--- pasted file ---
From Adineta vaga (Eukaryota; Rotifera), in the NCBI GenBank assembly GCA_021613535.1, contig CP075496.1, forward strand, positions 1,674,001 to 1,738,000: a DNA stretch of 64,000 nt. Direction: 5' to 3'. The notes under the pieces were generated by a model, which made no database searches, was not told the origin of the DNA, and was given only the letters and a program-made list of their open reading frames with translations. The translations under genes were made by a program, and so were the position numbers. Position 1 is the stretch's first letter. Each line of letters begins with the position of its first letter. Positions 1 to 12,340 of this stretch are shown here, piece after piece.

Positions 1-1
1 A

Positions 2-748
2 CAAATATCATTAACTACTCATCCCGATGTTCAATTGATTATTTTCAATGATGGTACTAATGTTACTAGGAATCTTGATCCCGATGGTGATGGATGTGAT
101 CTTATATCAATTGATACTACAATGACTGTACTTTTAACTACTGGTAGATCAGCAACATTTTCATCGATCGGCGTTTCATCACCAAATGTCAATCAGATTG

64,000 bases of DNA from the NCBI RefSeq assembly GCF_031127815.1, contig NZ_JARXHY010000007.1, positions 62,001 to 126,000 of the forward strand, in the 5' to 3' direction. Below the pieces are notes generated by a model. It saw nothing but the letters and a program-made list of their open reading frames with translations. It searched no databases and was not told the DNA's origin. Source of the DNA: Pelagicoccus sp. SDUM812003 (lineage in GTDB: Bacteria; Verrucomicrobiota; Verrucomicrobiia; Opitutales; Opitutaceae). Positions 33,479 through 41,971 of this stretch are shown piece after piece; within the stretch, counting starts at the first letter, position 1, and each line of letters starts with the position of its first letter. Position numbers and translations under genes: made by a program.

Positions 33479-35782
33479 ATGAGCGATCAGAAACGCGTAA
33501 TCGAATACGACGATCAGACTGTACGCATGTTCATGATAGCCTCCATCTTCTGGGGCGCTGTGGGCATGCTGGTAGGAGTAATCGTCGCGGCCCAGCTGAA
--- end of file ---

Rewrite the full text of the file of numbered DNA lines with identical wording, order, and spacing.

From Adineta vaga (Eukaryota; Rotifera), in the NCBI GenBank assembly GCA_021613535.1, contig CP075496.1, forward strand, positions 1,674,001 to 1,738,000: a DNA stretch of 64,000 nt. Direction: 5' to 3'. The notes under the pieces were generated by a model, which made no database searches, was not told the origin of the DNA, and was given only the letters and a program-made list of their open reading frames with translations. The translations under genes were made by a program, and so were the position numbers. Position 1 is the stretch's first letter. Each line of letters begins with the position of its first letter. Positions 1 to 12,340 of this stretch are shown here, piece after piece.

Positions 1-1
1 A

Positions 2-748
2 CAAATATCATTAACTACTCATCCCGATGTTCAATTGATTATTTTCAATGATGGTACTAATGTTACTAGGAATCTTGATCCCGATGGTGATGGATGTGAT
101 CTTATATCAATTGATACTACAATGACTGTACTTTTAACTACTGGTAGATCAGCAACATTTTCATCGATCGGCGTTTCATCACCAAATGTCAATCAGATTG

64,000 bases of DNA from the NCBI RefSeq assembly GCF_031127815.1, contig NZ_JARXHY010000007.1, positions 62,001 to 126,000 of the forward strand, in the 5' to 3' direction. Below the pieces are notes generated by a model. It saw nothing but the letters and a program-made list of their open reading frames with translations. It searched no databases and was not told the DNA's origin. Source of the DNA: Pelagicoccus sp. SDUM812003 (lineage in GTDB: Bacteria; Verrucomicrobiota; Verrucomicrobiia; Opitutales; Opitutaceae). Positions 33,479 through 41,971 of this stretch are shown piece after piece; within the stretch, counting starts at the first letter, position 1, and each line of letters starts with the position of its first letter. Position numbers and translations under genes: made by a program.

Positions 33479-35782
33479 ATGAGCGATCAGAAACGCGTAA
33501 TCGAATACGACGATCAGACTGTACGCATGTTCATGATAGCCTCCATCTTCTGGGGCGCTGTGGGCATGCTGGTAGGAGTAATCGTCGCGGCCCAGCTGAA